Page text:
What is shared equity?

What is shared equity?

Last updated
Nov 2022
7 min
Written by
Chrissy Kapralos
  • Shared equity involves two parties sharing risk and appreciation in a property. 
  • Investors can avoid mortgage headaches and quietly earn passive income through shared equity. 
  • Homebuyers can access an otherwise inaccessible housing market with down payment assistance in shared equity. 
  • Lotly connects homebuyers and investors in shared equity arrangements to make homeownership more attainable in the GTA.

If you’re in your 20s or 30s, buying a home in the GTA can feel like a faraway dream. But seeing others in your circle manage to secure a mortgage can feel confusing — how can they afford a Toronto down payment

Well, it turns out that 40% of young Ontario homeowners (age 18-38) received familial help for their down payment, an average of $70,000. Now it makes sense.

A $70,000 push could be shared equity, if the parent supplying it has a stake in the property. But most of the time, it’s gifted cash. 

Shared equity is when someone invests in a property with the mortgage holder (i.e. homeowner). As is implied in the name, they are sharing in the equity, risk, and rewards. It’s a great way to make homeownership more accessible. In fact, experts see shared equity as a solution to a growing housing crisis

But shared equity has pros and cons, so let’s explore its ins and outs, how it works, and how to leverage shared equity as a Lotly investor or homebuyer. 

What is shared equity?

Shared equity is when an investor, sometimes a friend, company, or lender, invests in a property with the mortgage holder. 

The two parties share equity in the home, typically proportionate to each person’s investment. If the home decreases in value, both parties will feel the hit. Similarly, if the home appreciates, both parties will experience a gain.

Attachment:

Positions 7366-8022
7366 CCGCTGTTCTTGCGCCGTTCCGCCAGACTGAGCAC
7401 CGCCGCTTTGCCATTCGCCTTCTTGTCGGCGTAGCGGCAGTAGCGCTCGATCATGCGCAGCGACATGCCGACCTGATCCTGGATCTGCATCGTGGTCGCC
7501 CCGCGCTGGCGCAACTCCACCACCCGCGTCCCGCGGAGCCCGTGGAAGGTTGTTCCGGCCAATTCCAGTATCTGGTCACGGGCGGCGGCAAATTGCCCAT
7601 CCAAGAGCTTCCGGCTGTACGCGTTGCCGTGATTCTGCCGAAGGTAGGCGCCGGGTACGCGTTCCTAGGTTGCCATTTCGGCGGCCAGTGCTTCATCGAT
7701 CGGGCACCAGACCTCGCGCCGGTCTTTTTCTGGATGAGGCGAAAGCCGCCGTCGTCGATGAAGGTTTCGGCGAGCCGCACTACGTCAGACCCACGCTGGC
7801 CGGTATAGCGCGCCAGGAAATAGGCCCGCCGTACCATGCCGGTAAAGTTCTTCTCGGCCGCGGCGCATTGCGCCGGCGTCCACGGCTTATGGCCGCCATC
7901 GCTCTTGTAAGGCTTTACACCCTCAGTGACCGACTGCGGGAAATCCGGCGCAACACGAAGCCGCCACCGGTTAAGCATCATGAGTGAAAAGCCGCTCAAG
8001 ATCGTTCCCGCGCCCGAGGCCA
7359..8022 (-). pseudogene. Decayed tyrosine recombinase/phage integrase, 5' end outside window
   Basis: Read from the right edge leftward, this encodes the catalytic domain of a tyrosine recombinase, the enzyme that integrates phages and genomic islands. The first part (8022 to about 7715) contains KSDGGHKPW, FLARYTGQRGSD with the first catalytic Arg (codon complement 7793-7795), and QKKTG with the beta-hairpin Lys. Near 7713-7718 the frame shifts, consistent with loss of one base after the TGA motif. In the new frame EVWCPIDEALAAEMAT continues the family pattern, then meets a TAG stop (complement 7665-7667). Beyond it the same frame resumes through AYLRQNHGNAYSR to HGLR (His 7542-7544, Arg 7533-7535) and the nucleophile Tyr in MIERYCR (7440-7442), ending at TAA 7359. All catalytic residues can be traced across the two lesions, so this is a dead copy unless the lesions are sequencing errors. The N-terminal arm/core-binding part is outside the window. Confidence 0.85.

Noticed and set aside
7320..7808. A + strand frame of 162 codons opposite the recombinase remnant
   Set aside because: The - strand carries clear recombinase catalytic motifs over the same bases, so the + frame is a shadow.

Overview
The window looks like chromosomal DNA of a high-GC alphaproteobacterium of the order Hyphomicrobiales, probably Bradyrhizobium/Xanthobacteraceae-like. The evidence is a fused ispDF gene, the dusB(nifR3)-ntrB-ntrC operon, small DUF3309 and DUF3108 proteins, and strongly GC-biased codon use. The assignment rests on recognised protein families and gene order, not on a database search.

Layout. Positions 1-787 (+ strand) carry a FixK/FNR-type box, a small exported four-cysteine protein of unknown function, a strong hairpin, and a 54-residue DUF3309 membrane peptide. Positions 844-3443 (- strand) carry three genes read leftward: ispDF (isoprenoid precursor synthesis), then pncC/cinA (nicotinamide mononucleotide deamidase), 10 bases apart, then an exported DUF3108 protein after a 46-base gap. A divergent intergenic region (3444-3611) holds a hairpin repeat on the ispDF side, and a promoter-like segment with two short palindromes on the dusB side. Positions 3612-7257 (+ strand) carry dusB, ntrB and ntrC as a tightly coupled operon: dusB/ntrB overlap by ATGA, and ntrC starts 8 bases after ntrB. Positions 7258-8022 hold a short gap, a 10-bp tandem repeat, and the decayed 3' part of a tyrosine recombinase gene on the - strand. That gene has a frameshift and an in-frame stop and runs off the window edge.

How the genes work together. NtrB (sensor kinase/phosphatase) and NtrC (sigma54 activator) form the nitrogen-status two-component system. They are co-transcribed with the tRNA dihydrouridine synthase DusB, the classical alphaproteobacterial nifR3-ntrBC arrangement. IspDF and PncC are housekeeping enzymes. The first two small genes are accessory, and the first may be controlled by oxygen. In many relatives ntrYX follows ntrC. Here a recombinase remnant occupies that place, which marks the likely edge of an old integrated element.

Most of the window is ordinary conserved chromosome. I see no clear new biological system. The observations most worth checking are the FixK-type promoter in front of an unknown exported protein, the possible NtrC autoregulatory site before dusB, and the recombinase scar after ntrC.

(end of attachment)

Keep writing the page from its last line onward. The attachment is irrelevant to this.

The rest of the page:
Shared equity is a fantastic way to acquire a property if you‘re struggling to come up with a down payment on your own. 

At Lotly, we connect two main ingredients for a GTA property purchase: 

  • Budding homeowners who are eligible for a mortgage but haven’t saved a full down payment.
  • Investors who want to invest (a lot or a bit of) money in single-family homes directly.

Who participates in shared equity lending?

Ontario homebuyers have a few shared equity providers to choose from including:

Non-profit organizations

Non-profits generally have stringent requirements for shared equity arrangements. Sometimes, they require homeowners to sell back the house to them or volunteer their time throughout their contract. 

Habitat for Humanity is a popular player, offering eligible homebuyers shared equity. To be eligible, you must demonstrate a need to improve your current housing (overcrowding in Ontario government housing, or disability needs, for example) and commit to volunteering 500 hours in partnership with Habitat for Humanity. 

Private, for-profit companies (like Lotly)

Private companies are lenders or other private organizations connecting homebuyers to investors. These providers often take a portion of the home’s appreciation, so you’ll pay a little bit more for the equity access. 

However, eligibility requirements aren’t as stringent as a non-profit’s — if you’re pre-approved and can cover your mortgage payments, you’re generally good to go. 


Perhaps you know a family member or friend equally interested in investing in a property. If you combine forces, they could be a shared equity provider. This could be a clear cut arrangement that saves you the fees of a private company. Plus, you won’t need to worry about eligibility requirements. 

However, proceed with caution when investing with friends and family. It’s always best practice to get a lawyer to lay everything out for you in writing.

Government bodies

The federal, provincial, and municipal governments offer various shared equity programs for struggling homebuyers. Eligibility, however, is stringent and based on income, and other factors. Here are some popular shared equity programs from the public sector: 

Benefits of being a shared equity investor

If you’re an investor, shared equity is a fantastic passive investment. 

Benefits of a shared equity mortgage for investors

  • Less stress: Mortgages are a pain — you might avoid the whole ordeal by quietly investing in a down payment and reaping the appreciation 5-10 years later. Lotly homebuyers must sell or refinance their homes within that window to pay back investors, with appreciation. See our equity payout split calculator for more clarity!
  • Access where you might not otherwise get it: You might not have the best credit score, or your income is volatile. Whatever the reason, banks won’t lend you a mortgage. Shared equity is a great way for you to access real estate without having to worry about mortgage rejections.